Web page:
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As a med student who pretty much only applied to p/f schools b/c everyone raved about them, I can officialy say that Pass/Fail is TOTALLY worth it. Beyond the ivies, a ton of schools in the top 40 are pass/fail. Preclinical grades seriously seriously don't matter. Step 1, LORs, clinical grades matter a lot. Beyond that, there's the personality of the applicant and how well he/she fits with the program. If you had two applicants before you for residency, what would you judge them on? Would you really pick someone (who you have to practically live with for the next several years) b/c they had an amazing preclinical record over someone who vibed better or had amazing LORs, fabulous research, or a great clinical record? Please. Save yourself a TON of stress and go P/F. Not to mention the add'l huge benefit that p/f schools will tend to give you more chill, relaxed, non-competitive classmates. That said, it is important to know whether or not the school is secretly ranking you. @ my school we're P/F w/ no ranking. It's awesome.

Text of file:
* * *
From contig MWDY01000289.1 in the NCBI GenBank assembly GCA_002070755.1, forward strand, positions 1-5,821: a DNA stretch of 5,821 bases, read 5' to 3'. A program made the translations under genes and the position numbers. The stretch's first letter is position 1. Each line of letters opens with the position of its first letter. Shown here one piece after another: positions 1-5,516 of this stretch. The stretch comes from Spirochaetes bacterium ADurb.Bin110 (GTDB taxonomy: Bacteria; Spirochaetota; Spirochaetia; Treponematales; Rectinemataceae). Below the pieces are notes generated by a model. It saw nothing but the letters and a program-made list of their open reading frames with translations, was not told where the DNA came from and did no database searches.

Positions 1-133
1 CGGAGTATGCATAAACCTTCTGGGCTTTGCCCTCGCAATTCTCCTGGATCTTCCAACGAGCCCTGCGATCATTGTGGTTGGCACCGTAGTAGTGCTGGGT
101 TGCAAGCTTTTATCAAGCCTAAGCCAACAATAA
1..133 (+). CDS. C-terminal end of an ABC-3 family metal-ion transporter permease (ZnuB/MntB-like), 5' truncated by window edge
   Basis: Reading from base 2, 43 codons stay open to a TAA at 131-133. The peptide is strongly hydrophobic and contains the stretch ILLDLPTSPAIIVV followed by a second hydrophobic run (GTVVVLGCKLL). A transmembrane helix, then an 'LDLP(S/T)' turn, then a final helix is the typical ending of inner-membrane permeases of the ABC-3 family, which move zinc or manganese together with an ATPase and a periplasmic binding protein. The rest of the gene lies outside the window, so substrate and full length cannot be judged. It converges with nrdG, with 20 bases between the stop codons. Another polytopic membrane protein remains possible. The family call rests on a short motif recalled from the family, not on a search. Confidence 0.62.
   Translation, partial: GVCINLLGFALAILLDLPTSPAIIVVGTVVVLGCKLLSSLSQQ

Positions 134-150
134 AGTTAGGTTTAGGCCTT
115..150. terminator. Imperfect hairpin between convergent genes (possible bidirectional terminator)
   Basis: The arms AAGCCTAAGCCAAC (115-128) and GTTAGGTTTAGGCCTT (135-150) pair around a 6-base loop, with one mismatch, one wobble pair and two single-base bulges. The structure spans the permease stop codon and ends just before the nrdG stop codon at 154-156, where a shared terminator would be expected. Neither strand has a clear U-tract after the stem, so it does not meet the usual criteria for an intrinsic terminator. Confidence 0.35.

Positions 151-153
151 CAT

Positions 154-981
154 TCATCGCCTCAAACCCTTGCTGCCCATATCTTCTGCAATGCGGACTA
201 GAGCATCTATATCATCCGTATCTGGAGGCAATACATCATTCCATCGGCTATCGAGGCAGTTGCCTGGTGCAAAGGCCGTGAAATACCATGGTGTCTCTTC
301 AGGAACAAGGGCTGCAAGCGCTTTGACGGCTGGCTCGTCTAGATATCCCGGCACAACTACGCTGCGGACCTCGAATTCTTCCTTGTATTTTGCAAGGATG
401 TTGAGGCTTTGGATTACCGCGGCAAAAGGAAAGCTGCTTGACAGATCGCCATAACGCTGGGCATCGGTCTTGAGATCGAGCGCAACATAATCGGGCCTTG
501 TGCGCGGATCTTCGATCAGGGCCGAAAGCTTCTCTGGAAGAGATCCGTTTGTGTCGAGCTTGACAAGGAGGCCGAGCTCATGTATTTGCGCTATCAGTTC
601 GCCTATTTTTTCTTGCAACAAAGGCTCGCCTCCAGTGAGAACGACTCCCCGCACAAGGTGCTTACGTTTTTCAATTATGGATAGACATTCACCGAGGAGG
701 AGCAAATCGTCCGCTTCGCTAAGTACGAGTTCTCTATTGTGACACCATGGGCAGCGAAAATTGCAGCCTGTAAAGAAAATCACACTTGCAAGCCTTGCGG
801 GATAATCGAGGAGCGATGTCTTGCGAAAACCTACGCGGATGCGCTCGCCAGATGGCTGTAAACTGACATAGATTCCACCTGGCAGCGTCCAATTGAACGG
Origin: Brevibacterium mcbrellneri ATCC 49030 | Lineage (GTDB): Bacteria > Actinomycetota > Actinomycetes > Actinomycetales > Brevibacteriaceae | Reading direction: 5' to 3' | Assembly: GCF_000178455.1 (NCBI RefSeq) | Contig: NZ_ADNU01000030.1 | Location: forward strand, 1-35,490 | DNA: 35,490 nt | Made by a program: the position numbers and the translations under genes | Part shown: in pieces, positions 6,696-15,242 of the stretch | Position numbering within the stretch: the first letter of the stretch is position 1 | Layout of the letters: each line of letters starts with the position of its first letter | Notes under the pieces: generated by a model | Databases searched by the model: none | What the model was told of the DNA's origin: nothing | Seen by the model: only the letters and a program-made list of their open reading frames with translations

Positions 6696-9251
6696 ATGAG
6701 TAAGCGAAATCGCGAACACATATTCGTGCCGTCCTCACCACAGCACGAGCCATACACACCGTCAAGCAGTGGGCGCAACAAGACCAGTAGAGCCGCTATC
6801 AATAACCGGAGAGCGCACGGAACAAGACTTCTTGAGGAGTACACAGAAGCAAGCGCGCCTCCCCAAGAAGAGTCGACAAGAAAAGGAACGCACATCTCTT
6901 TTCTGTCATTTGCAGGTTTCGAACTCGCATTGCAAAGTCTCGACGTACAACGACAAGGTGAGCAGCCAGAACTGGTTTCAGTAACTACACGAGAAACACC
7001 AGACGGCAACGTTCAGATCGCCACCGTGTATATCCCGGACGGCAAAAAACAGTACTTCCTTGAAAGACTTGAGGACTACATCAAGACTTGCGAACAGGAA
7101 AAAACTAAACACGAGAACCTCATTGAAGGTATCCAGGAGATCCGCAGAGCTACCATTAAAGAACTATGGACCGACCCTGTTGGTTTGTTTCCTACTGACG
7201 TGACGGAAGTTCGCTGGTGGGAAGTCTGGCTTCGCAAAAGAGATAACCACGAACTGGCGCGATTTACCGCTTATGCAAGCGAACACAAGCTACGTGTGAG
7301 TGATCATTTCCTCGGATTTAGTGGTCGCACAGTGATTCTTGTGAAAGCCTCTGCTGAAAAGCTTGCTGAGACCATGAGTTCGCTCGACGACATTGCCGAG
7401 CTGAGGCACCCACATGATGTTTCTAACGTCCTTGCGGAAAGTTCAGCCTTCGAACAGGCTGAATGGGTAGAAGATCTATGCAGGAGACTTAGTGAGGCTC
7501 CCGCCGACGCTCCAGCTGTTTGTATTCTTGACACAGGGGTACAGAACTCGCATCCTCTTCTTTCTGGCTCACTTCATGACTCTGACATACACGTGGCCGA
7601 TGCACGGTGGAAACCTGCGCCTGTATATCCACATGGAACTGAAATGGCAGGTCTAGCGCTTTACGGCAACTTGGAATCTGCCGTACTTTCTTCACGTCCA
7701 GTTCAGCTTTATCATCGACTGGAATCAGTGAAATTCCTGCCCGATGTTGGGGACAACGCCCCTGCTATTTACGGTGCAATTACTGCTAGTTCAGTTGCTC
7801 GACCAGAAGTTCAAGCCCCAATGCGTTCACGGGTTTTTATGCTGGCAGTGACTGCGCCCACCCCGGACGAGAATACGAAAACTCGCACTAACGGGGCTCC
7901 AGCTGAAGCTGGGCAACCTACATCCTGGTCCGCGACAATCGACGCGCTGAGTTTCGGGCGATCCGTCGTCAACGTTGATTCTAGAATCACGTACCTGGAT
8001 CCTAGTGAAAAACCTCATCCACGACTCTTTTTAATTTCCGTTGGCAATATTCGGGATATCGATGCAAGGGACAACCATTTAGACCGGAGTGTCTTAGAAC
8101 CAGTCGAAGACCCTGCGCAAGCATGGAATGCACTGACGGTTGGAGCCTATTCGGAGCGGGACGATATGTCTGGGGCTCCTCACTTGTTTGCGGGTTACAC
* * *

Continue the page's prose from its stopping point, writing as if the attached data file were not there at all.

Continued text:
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Also don't forget get that some schools say "We have a pass/fail system. The possible grades are: High honors, honors, high pass, notable pass, pass, satisfactory, mediocre, worrisome, unacceptable and fail."
 

cbrons

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Also don't forget get that some schools say "We have a pass/fail system. The possible grades are: High honors, honors, high pass, notable pass, pass, satisfactory, mediocre, worrisome, unacceptable and fail."

so they've replaced the alphabet with catchy labels. Boy would I love to take a "high pass" home to mom and dad. Do schools really have a mark called "worrisome"? How funny would it be to get back a paper that has nothing but "worrisome" on it.